Turning a new leaf: Saudi Arabia’s Jazan region ditches qat crops for coffee trees

  • The Khawlani coffee bean is being offered to UNESCO for inclusion on a heritage list

JAZAN: Efforts to draw the younger generation in the Kingdom’s Jazan region away from the harmful and addictive substance qat are succeeding, with even the crop being replaced by coffee trees to support the booming coffee business.
Qat, a plant that is native to the Horn of Africa and the Arabian Peninsula, is a stimulant that triggers excitement and alertness. But it can also cause anxiety, insomnia and aggravate pre-existing mental health conditions.
It grew in the Jazan region along with coffee trees. But the strength of the coffee industry, combined with an increased awareness about the harmful nature of qat, has led to its gradual disappearance.
The governor of Al-Dayer, Nayef bin Lebdah, said the people of Jazan were proud of the Khawlani coffee bean. He also said that coffee beans were much more economically beneficial than qat.
“All newly planted qat trees have been completely uprooted,” he told Arab News. “All the people have found that planting coffee beans is much more feasible and rewarding than qat. Attempts to smuggle qat have also dropped thanks to the security efforts along the border with Yemen. Add to that, young people themselves have concluded that their future will be in coffee beans.”
Teacher Yahiya Shareef Al-Maliki viewed qat as an “intruder’’ and said the coffee tree was the region’s indigenous product.
“In 1970, there were only four people who used to chew qat in the entire governorate,” he told Arab News. “It then started to become common among the people here in 1995 due to opening the borders that caused importing qat from abroad.”

FASTFACTS

• In 2014, people reconsidered coffee as an alternative crop and young people started to grow coffee beans with the help of unlimited support from the governorate.

• Some 50,000 seedlings were distributed and farmers began to restore the profession of their fathers.

• The governorate replanted more than 10,000 genuine Khawlani coffee seedlings and gave them to the farmers.

The increase in qat cultivation affected the planting of coffee beans, he added, but in 2014 people reconsidered coffee as an alternative crop and young people started to grow coffee beans with the help of unlimited support from the governorate. “Some 50,000 seedlings were distributed and farmers began to restore the profession of their fathers.”
People in Jazan used to waste their time and money on qat, he said. They would gather and chew qat for many hours, he added, hours that could have been spent working. But the growth of the educational landscape in the region, in addition to the success of the coffee industry, was a factor in combating qat abuse, as young people were able to access more opportunities and improve their prospects.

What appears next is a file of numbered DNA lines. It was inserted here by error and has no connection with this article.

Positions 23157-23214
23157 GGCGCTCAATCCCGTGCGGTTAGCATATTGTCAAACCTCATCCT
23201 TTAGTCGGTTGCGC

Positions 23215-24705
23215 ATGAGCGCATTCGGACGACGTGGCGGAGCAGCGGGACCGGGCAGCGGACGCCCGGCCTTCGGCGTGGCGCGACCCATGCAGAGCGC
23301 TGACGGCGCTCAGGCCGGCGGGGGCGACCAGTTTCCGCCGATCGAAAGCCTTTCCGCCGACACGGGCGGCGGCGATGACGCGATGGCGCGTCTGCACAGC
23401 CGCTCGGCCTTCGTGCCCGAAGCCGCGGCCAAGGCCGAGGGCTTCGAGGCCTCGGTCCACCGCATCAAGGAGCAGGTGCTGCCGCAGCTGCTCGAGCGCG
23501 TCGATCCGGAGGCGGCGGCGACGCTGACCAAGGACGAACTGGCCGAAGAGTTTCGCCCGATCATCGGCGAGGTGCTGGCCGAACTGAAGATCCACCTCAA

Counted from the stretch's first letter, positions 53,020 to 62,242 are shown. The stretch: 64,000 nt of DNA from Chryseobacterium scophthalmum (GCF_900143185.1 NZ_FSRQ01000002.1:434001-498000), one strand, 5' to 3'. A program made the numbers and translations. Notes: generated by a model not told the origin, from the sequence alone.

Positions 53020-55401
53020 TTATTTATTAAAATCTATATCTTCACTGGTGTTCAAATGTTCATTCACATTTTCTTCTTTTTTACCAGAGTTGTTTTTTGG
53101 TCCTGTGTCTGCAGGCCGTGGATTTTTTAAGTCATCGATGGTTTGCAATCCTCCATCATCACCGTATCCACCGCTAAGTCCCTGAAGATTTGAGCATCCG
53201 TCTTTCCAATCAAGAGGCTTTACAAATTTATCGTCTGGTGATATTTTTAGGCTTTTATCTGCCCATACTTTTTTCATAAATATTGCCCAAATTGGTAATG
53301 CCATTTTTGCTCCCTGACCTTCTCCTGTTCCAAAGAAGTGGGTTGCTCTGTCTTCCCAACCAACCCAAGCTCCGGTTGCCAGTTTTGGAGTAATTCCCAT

The Khawlani coffee bean is being offered to UNESCO for inclusion on a heritage list.
“The preparation of the file related to the skills and knowledge pertaining to the cultivation of Khawlani coffee in the Jazan region has been completed before presenting it to UNESCO,” the Kingdom’s Culture Minister Prince Badr bin Abdullah said. If listed, he added, it would be the Kingdom’s fourth intangible cultural heritage and eighth among the total heritage items included in the UNESCO heritage list.
Saudi columnist Hamood Abu Talib said the Jazan region was the only place the beans were grown. “This festival (Coffee Beans Festival), which is being held in collaboration with the governorate (of Jazan), the farmers themselves and Aramco, is an important national economic investment,” he told Arab News.
“Many countries’ economies, such as Brazil and Ethiopia depend mainly on this product — coffee. It needs professional marketing through the media to attract visitors from inside and outside the Kingdom. This is an essential strategic transformation.
“We know that the Faifa Mountains Development and Reconstruction Authority’s strategic goal was to uproot the harmful trees of qat and replace them with profitable crops that are beneficial to the farmers as well as the whole region. These were also intruding, invasive trees. We replanted more than 10,000 genuine Khawlani coffee seedlings and gave them to the farmers.”